Bus ridership is way down, leading to budget shortfalls for transit agencies. (Photo by Jeenah Moon/Getty Images)
Public transportation agencies are getting squeezed by higher costs and lower revenues because of the pandemic, and warning they'll have to furlough employees or cut service without more government assistance.
The big picture: The funding squeeze is not just a big city problem. Transportation agencies in rural areas are suffering, too. Without a way for people to get to their jobs, shopping and schools, local economies can't recover.
What they're saying: Transit agencies are seeking $32 billion in federal aid to keep buses and trains running, on top of the $25 billion they already received in March under the initial CARES Act.
- "This pandemic is more protracted than anyone expected, and this comeback will be longer as well, which is why we need that bridge," said Paul P. Skoutelas, president and CEO of the American Public Transportation Association.
- It could be years before transit agencies recover, said Andrew C. Aiello, general manager of the Transit Authority of Northern Kentucky, where ridership is down 50%.
- "Take transportation away and see what happens to the base economy. You’re not going to like it," CEO of Phoenix's Valley Metro system Scott Smith said.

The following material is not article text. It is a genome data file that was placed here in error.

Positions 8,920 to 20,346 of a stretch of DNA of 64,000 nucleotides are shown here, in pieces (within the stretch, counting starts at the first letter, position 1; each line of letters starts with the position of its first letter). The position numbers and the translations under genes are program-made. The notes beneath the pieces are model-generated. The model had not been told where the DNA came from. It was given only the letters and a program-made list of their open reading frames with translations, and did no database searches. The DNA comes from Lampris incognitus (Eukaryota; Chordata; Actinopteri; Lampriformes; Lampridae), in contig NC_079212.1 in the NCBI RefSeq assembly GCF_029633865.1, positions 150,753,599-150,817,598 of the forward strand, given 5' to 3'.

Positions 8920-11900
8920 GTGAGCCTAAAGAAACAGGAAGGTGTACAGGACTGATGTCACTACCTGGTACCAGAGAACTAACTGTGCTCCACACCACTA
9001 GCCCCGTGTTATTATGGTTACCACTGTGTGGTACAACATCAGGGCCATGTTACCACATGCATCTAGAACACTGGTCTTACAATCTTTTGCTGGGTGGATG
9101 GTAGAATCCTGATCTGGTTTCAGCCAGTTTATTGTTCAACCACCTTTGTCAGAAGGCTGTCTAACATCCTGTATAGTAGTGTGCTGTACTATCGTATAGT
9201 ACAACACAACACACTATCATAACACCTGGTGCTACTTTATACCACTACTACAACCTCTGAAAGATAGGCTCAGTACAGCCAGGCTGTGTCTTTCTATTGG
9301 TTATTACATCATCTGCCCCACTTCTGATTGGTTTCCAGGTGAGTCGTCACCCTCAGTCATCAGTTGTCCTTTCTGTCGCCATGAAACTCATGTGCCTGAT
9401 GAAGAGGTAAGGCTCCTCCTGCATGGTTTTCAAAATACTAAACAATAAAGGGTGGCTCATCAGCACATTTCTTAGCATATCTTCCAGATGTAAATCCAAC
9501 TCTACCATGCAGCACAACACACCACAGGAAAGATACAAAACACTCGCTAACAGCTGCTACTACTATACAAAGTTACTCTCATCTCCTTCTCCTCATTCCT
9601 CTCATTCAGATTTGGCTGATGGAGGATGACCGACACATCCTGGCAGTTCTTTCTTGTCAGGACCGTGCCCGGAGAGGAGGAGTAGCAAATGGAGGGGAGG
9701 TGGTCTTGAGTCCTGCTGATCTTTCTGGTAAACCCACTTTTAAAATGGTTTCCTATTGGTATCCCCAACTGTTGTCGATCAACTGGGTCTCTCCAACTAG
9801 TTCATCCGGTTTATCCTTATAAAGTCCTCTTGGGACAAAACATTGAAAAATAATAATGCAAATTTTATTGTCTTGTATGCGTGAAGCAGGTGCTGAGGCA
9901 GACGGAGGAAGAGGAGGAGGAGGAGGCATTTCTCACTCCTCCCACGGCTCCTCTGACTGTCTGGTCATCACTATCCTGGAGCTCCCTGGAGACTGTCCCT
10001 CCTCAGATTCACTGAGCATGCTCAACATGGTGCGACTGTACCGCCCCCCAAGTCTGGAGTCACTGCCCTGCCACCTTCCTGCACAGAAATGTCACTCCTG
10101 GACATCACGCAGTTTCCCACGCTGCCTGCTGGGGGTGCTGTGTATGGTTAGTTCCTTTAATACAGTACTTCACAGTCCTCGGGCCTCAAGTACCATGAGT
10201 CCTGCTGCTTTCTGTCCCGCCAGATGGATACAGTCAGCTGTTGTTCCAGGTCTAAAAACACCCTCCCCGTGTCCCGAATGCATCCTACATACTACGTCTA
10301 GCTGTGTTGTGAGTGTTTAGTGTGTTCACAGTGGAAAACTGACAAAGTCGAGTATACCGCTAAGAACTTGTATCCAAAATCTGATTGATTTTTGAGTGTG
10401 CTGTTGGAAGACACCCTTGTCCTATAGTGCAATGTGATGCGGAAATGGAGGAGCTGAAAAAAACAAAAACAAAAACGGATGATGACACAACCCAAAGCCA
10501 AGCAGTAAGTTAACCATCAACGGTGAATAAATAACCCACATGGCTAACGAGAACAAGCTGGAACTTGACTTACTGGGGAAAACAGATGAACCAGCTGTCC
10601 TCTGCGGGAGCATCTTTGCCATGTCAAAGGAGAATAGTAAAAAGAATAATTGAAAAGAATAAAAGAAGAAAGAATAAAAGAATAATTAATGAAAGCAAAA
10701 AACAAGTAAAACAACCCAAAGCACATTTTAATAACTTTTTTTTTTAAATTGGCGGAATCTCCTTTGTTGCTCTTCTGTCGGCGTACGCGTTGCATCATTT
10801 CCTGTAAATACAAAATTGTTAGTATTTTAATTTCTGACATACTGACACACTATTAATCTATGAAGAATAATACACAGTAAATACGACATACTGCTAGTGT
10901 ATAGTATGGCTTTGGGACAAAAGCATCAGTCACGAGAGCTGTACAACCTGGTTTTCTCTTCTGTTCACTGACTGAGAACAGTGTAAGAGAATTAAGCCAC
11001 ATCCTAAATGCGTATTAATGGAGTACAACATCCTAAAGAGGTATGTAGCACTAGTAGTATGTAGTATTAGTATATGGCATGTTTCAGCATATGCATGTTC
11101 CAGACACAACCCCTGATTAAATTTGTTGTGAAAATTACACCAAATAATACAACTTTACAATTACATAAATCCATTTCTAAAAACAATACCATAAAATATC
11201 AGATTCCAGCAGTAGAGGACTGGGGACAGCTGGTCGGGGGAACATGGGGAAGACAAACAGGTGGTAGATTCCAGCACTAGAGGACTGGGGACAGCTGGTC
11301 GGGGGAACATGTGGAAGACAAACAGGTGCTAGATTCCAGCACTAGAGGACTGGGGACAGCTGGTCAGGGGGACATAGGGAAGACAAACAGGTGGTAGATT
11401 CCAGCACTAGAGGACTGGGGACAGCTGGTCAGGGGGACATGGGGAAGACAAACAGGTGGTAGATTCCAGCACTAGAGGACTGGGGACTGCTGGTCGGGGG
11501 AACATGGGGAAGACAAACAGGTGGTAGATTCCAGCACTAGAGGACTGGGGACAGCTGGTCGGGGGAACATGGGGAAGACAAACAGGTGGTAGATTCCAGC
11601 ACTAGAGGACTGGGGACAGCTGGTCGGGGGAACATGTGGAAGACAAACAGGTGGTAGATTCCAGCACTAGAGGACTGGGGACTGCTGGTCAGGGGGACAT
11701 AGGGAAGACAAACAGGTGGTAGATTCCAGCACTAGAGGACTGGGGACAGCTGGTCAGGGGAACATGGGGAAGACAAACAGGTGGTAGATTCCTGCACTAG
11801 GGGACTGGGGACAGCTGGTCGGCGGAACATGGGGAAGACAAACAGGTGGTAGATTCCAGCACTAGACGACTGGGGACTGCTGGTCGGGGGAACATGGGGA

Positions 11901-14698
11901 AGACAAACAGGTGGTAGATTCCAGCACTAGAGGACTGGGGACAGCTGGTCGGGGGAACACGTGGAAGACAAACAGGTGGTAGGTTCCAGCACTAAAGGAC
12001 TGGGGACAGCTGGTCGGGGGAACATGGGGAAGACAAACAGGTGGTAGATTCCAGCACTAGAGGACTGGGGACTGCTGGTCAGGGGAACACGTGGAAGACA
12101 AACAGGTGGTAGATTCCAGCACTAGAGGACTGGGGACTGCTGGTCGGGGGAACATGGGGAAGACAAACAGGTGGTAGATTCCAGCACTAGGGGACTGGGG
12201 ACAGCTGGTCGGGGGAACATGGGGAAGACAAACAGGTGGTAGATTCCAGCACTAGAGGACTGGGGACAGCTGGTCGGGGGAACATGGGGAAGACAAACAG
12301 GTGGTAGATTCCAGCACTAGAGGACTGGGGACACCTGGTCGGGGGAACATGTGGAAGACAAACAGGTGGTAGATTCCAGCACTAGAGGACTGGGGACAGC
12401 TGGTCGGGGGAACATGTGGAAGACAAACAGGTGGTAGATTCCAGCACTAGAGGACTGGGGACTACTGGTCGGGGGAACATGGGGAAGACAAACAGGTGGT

Driving the news: Transportation was left out of the latest $1 trillion stimulus bill proposed by Senate Majority Leader Mitch McConnell (R-Ky.) and other GOP leaders this week.
- House Democrats' $3 trillion plan includes $16 billion for transit agencies, about half what APTA says the industry needs to survive the crisis.
- The congressional fight is far from over, as the House and Senate try to reach a deal in the coming weeks.
Between the lines: Transit agencies in big cities like Chicago and Houston and rural communities like Salinas, Calif., report a double-whammy is straining their finances:
- Revenues from fare collections and local sales taxes have collapsed because of lower ridership and the virus' economic impact.
- Meanwhile, operating costs are up because of extra cleaning and other measures needed to keep employees and passengers safe.
The bottom line: Despite the budget issues, most transit agencies are running close to normal schedules to help essential workers and those who don't have other options get where they need to go during the pandemic.